In this post we'll walk through creating stacked bar charts in several of Python's most popular plotting libraries, including Pandas, Matplotlib, Seaborn, Plotnine and Altair. Jump to the section of interest using the links below:
For all the examples, we'll be using the
tips dataset that's included
import seaborn as sns # For some examples, we'll be able to use the raw data directly. tips = sns.load_dataset('tips') tips.head()
For some plotting libraries, it's much easier if we have data aggregated in a certain way. For Pandas, for instance, we want the x-axis variable as the DataFrame index and the stacking variable (gender in this case) we want as the DataFrame columns. So let's create that version of the data as well.
agg_tips = tips.groupby(['day', 'sex'])['tip'].sum().unstack().fillna(0) agg_tips
Pandas Stacked Bar Charts
We'll first show how easy it is to create a stacked bar chart in pandas,
as long as the data is in the right format (see how we created
from matplotlib import pyplot as plt # Very simple one-liner using our agg_tips DataFrame. agg_tips.plot(kind='bar', stacked=True) # Just add a title and rotate the x-axis labels to be horizontal. plt.title('Tips by Day and Gender') plt.xticks(rotation=0, ha='center')
As you can see, if you have the data in the right format, creating a stacked bar chart in Pandas is extremely simple. And Pandas plot is just a wrapper around Matplotlib (as is Seaborn), so once the chart is created, you can edit it as you would any other Matplotlib chart.
Matplotlib Stacked Bar Charts
For a more detailed version of this example, see the Stacked Bar Charts in Matplotlib post.
Now we can see what it looks like when we have to do this directly in Matplotlib, which takes a bit more work, but is explicit and flexible.
Really all we need to do is plot a set of bar charts for every "layer"
in our stack. And for each layer, start the bottom of the bar at the
top of the previous one. We do this using the aptly named
from matplotlib import pyplot as plt fig, ax = plt.subplots() # First plot the 'Male' bars for every day. ax.bar(agg_tips.index, agg_tips['Male'], label='Male') # Then plot the 'Female' bars on top, starting at the top of the 'Male' # bars. ax.bar(agg_tips.index, agg_tips['Female'], bottom=agg_tips['Male'], label='Female') ax.set_title('Tips by Day and Gender') ax.legend()
As you can see, the result is nearly identical to the pandas plot. While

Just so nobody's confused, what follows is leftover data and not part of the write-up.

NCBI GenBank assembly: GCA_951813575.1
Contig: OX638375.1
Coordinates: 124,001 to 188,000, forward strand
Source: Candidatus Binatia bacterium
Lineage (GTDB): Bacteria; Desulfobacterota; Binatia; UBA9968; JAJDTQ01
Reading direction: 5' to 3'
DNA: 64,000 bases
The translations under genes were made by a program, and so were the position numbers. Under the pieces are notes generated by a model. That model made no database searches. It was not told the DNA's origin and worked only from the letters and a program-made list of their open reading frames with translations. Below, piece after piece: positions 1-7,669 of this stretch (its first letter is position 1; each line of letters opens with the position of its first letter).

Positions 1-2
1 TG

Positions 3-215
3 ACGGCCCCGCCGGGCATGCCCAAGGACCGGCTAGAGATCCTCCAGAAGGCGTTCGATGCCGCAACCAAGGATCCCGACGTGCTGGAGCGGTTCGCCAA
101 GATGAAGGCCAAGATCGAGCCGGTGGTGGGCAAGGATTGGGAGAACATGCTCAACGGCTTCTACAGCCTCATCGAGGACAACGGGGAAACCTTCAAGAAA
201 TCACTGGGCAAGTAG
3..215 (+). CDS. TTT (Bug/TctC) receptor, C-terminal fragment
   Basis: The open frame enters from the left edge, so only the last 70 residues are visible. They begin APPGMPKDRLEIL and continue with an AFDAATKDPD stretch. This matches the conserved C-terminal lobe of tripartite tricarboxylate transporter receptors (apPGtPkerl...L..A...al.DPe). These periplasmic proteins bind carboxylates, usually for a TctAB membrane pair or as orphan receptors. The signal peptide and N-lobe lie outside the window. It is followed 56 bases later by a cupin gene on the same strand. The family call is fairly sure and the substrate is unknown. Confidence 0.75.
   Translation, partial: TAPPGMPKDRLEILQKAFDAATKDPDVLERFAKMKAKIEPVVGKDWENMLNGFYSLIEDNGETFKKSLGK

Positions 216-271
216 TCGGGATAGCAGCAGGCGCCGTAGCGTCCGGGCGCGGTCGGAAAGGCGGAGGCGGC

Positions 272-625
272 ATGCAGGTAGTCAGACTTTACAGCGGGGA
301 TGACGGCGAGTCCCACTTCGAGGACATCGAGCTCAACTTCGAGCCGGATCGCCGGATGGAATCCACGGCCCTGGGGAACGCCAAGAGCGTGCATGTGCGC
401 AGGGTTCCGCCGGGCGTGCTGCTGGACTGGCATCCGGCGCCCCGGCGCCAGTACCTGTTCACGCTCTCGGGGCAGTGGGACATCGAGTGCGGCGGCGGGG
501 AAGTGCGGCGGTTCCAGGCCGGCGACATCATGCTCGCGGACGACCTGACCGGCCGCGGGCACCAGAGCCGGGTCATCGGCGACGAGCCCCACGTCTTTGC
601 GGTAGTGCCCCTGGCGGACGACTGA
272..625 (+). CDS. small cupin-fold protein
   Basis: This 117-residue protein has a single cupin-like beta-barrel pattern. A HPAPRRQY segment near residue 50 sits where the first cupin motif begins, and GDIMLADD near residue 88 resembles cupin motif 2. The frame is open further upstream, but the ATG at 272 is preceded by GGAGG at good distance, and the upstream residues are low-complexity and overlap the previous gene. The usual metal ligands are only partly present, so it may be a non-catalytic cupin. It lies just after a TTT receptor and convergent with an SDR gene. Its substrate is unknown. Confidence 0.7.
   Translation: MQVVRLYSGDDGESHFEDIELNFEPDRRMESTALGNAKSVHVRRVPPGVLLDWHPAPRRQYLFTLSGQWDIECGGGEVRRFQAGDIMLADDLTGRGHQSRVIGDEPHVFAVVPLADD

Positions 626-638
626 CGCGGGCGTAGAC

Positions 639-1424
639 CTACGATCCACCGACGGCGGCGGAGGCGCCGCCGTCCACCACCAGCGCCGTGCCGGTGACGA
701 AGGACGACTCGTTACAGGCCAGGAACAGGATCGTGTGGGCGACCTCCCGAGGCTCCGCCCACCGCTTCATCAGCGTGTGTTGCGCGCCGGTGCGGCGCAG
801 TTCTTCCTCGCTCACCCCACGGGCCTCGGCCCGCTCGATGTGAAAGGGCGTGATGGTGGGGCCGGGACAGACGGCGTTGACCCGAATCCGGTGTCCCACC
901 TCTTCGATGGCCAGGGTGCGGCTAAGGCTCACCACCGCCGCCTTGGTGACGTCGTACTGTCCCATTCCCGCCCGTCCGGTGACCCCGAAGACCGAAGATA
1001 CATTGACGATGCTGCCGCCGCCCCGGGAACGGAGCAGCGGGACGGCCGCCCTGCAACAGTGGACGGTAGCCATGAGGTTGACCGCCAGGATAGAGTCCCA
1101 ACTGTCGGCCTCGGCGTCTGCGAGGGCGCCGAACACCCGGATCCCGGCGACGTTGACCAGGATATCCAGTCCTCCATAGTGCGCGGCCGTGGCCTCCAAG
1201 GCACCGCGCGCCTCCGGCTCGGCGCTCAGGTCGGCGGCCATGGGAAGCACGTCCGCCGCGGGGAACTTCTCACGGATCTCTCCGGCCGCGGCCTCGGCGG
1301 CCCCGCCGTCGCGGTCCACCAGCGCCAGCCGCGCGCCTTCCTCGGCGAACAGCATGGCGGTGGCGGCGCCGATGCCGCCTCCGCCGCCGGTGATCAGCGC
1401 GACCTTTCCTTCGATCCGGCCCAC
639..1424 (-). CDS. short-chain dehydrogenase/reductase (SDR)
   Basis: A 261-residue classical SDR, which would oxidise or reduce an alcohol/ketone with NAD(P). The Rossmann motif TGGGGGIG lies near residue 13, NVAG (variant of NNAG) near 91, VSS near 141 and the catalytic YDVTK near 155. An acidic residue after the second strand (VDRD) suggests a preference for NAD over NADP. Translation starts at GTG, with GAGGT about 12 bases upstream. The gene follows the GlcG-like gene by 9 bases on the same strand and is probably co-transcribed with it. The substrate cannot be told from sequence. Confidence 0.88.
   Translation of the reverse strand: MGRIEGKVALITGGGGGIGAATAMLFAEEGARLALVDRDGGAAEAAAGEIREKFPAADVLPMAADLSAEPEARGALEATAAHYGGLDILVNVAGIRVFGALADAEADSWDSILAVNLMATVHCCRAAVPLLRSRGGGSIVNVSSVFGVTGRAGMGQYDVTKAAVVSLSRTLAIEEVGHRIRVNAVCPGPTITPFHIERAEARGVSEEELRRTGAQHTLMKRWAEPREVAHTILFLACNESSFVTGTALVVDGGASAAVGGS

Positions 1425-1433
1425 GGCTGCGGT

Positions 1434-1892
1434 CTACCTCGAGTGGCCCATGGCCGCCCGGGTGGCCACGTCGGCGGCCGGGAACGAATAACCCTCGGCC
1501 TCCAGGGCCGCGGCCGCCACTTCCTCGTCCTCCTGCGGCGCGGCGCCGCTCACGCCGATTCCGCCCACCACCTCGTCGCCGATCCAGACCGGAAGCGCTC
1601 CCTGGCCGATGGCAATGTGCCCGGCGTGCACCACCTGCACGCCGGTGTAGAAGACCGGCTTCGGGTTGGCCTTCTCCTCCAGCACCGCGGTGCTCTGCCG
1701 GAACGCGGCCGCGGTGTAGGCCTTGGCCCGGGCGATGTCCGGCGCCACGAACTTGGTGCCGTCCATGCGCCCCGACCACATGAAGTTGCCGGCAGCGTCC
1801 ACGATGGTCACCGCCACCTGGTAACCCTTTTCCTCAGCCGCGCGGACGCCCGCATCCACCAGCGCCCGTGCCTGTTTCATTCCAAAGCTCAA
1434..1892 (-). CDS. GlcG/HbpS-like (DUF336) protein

it has a few more lines of code, it's also more flexible. We used the
agg_tips dataframe, but the data could have been in other formats and
we could have done this just as easily.
What if instead of stacking two layers, you're stacking a dozen? You can
just use a for loop and continually increment
bottom like this:
import numpy as np from matplotlib import pyplot as plt fig, ax = plt.subplots() # Initialize the bottom at zero for the first set of bars. bottom = np.zeros(len(agg_tips)) # Plot each layer of the bar, adding each bar to the "bottom" so # the next bar starts higher. for i, col in enumerate(agg_tips.columns): ax.bar(agg_tips.index, agg_tips[col], bottom=bottom, label=col) bottom += np.array(agg_tips[col]) ax.set_title('Tips by Day and Gender') ax.legend()
That gives the exact same output as above but is more flexible, DRY and reusable.
Seaborn Stacked Bar Charts
Next we'll look at Seaborn, a wrapper library around Matplotlib that often makes plotting in python much less verbose. In this case, surprisingly, Seaborn fails to deliver a nice and purposeful stacked bar chart solution (as far as I can tell at leaset). Their recommended approach is not very intuitive and I much prefer the pandas or raw Matplotlib version.
That being said, it's possible to actually do this very succintly using
hist() method for histograms. The trick is to just use the
weight parameter to give the "counts" their true value.
import seaborn as sns ax = sns.histplot( tips, x='day', # Use the value variable here to turn histogram counts into weighted # values. weights='tip', hue='sex', multiple='stack', palette=['#24b1d1', '#ae24d1'], # Add white borders to the bars. edgecolor='white', # Shrink the bars a bit so they don't touch. shrink=0.8 ) ax.set_title('Tips by Day and Gender') # Remove 'Count' ylabel. ax.set_ylabel(None)
Pretty cool and succint right? It also uses the raw data so no data transformation is needed. A bit hacky though, so maybe best to use another approach until Seaborn provides something better out of the box.
Plotnine Stacked Bar Charts
Plotnine, a near clone of R's fantastic
ggplot2 library, makes this
pretty easy if you're familiar with the
from plotnine import * (ggplot(tips, aes('day', 'tip', fill='sex')) + geom_bar(stat='identity', position='stack') + ggtitle('Tips by Day and Gender') )
Altair Stacked Bar Charts
Lastly, we create the stacked bar plot using Altair, which is somewhat similar to plotnine in terms of data structure expectations and methods.
import altair as alt # The main functionality; a bit more verbose due to needing to # reorder the days and using custom colors. bars = alt.Chart(tips).mark_bar().encode( x=alt.X('day', sort=['Thur', 'Fri', 'Sat', 'Sun']), y='sum(tip)', color=alt.Color('sex', scale=alt.Scale(domain=['Male', 'Female'], range=['#24b1d1', '#ae24d1'])) ) # This is just formatting and styling. bars.properties( width=600, height=400, title='Tips by Day and Gender' ).configure_axis( labelFontSize=14, titleFontSize=16, titleFontWeight=400 ).configure_title( fontSize=20, fontWeight=400 ).configure_legend( labelFontSize=14, titleFontSize=14 )
So who wins? In my opinion, if you're comfortable with some slight data wrangling, it's Pandas. It's short, simple, and gives you the flexibility of editing and finalizing the plot with Matplotlib if needed.
Hope this was helpful. Also make sure to check out our deeper dive into creating and styling stacked bar charts in Matplotlib.